Frontenac’s shaft house is well preserved, compared to all other around it. Leica/Summilux 35/Ektar 100
The Barker turning around before it backed into Tac Harbor to unload coal for Minnesota Power.
This is where the transformers were housed. Note the steel tracks in the floor for moving equipment around the building.
A bunk room, minus the bunks.
The old offices for the Oberon Elevator are defunct, but seem to be holding up to the brutal prairie snows and winds. Medium Format.
Between two brick buildings is a metal one with many windows set into it. Having been in many mills of similar design, I conjecture that this was the milling building, where machines ground the corn before it was boiled.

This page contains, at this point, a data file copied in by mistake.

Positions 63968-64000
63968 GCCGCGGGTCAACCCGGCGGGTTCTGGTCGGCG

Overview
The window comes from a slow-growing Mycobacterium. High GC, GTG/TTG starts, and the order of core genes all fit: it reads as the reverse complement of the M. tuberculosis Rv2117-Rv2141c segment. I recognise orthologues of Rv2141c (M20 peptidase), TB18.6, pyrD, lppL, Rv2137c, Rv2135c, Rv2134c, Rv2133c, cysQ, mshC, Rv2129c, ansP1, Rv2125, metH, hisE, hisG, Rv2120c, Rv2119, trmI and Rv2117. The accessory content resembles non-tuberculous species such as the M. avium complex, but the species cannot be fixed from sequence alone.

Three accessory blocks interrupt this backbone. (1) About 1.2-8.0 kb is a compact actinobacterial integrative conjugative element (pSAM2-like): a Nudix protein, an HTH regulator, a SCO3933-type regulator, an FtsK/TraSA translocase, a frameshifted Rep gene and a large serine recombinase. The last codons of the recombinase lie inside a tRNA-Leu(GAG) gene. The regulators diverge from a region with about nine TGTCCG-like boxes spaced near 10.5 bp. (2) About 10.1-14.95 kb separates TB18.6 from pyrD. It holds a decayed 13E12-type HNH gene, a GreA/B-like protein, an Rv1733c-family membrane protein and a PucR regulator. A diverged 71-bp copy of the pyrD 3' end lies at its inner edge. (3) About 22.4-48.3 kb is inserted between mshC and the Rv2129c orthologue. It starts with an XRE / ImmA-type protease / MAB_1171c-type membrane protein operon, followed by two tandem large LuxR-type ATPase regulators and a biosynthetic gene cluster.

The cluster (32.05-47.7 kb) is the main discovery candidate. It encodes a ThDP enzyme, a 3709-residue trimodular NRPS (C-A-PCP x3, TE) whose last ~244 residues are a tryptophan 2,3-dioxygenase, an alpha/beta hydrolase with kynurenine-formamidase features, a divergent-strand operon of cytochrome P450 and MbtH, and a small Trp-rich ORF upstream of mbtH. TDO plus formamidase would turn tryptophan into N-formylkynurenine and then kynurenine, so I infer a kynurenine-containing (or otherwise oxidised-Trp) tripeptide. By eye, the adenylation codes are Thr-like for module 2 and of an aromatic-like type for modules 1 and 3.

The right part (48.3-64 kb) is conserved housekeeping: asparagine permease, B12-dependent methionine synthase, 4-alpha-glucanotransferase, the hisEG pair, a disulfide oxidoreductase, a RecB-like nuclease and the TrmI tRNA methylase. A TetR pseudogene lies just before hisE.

A burned and rusted control panel in the corner of the new hoist room.
Depending on the position of the valve, flour could be routed from the filtering process back into a mill.
Watching the comings and goings of doctors, nurses and new patients was a mainstay of asylum routine; one can find it easy to imagine pale faces pressed against the block glass windows, staring out at the world moving past them.